A Soft Start Towards Stillness
2020 has been dramatically different from anything we could have envisioned. Despite all of the difficulties Covid-19 brought, many of us found a small silver lining in the forced reduction of "out of the house" obligations.
Ironically, that type of stillness (however attained) was something I was missing in 2019 when I wrote this piece. I thought I'd share it now. I wrote it after my mom had a major stroke and my sister was diagnosed with Stage 4 Follicular Lymphoma. I was trying to juggle far too many responsibilities and desperately wanted to find some stillness in the midst of the chaos. The prompt was use an aspect of your life that you wanted to change and to write a letter to yourself about it as if it was from your favorite spiritual or philosophical teacher.
After reading my piece, you might wonder why I decided that taking a run would be my soft start. I have always found peace in movement and, in particular, while running. If you are a runner, I'll bet you understand.
I am so proud of you! You did it! You made it through the firestorm that 2019 delivered. You made it through six months of living in the “unknown” with heavy and unexpected burdens. Not only did you make it through, you excelled.
But I knew you would. You thrive on chaos. Chaos simply adds items to your already carefully crafted skill set in the “Art of Keeping Busy.” The big question is “what comes next?” I have a challenge for you. Are you ready?
In the second half of 2019, I challenge you to find stillness.
You’re probably already thinking “that will be easy.” But will it? Right now, I’d venture to guess that you are already googling “stillness,” while ordering Eckhart Tolle’s The Power of Now, downloading 10% Happier (the meditation app for fidgety skeptics), writing “find stillness” in your Mel Robbins 5 Second Rule Journal under “Today’s Top Project,” and thinking about whether you can fit “stillness” into your day between your Peloton Team Ride at 10:00am and your online teaching session at 1:00pm.
Stop making plans to attack “stillness.” Instead, I have an assignment for you that is due immediately. I want you to take a run around the Back Bay. When you return home, you can finish reading my letter, but not before. This assignment will be pass/fail, but to pass, you must follow each of my instructions:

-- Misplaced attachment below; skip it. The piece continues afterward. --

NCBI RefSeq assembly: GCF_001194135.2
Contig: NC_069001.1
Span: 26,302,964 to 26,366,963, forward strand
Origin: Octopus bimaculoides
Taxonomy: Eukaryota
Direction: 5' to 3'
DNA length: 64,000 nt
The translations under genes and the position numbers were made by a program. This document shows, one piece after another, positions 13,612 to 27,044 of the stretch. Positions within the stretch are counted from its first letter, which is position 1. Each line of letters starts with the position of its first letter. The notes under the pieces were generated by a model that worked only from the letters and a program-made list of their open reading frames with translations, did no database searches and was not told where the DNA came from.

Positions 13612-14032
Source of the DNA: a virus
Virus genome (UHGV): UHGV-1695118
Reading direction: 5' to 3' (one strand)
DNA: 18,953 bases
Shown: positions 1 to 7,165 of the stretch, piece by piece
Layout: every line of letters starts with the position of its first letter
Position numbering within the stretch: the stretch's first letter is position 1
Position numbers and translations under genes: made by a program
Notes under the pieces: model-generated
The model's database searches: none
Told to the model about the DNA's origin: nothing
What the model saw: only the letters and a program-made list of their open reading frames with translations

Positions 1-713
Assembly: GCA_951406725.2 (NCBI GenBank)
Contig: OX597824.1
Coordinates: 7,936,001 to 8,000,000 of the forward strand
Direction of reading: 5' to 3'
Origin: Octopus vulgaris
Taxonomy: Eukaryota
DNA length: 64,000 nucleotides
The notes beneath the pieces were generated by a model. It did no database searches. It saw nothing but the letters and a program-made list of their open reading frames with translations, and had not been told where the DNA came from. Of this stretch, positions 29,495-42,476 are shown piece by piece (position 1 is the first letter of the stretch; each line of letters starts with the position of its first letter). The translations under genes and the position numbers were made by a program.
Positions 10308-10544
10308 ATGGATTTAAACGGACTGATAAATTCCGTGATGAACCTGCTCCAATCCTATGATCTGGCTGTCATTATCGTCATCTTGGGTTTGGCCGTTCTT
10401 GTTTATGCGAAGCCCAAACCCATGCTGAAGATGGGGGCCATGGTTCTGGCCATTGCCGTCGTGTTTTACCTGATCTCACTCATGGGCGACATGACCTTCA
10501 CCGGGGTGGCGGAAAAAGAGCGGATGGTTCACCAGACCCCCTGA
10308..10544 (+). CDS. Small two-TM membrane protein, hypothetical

1. Close your computer. 2. Place your iPhone on its charger (you do not need it). 3. Put on your running clothes and shoes. 4. Give the dogs a treat (they are not invited). 5. While running, focus your thoughts on what you can see, smell, and hear. 6. Now, go take your run!
I asked you to finish reading this letter AFTER your run. I will wait.
Did you do it? Yes?!! Fantastic. You passed! What a great start. I have a few follow up questions!
· How did it feel to be running without music? · Did you see many people? · How would you describe the Back Bay’s beautiful super bloom? · Could you smell the beach? · Was it warm?
· What did you hear?
· Did you sweat? · How did your body feel during the run? · How do you feel now?
I know that your mind and body are hard-wired for motion. That is great, but you also need to find stillness. Since you have such a difficult time sitting still, I thought running would give you a soft start.
During the next three months, try to take more nature runs or hikes or walks. If you must, try that meditation app, but don’t go crazy with it.
Let’s plan to meet at the beach (44th Street Tower) for a three-month check-in. I will bring snacks and you can bring a bottle of wine (whatever you have on hand). At that time, we can talk about the next steps for you in finding stillness. You can do this!
Until Then, Yours in Stillness, Me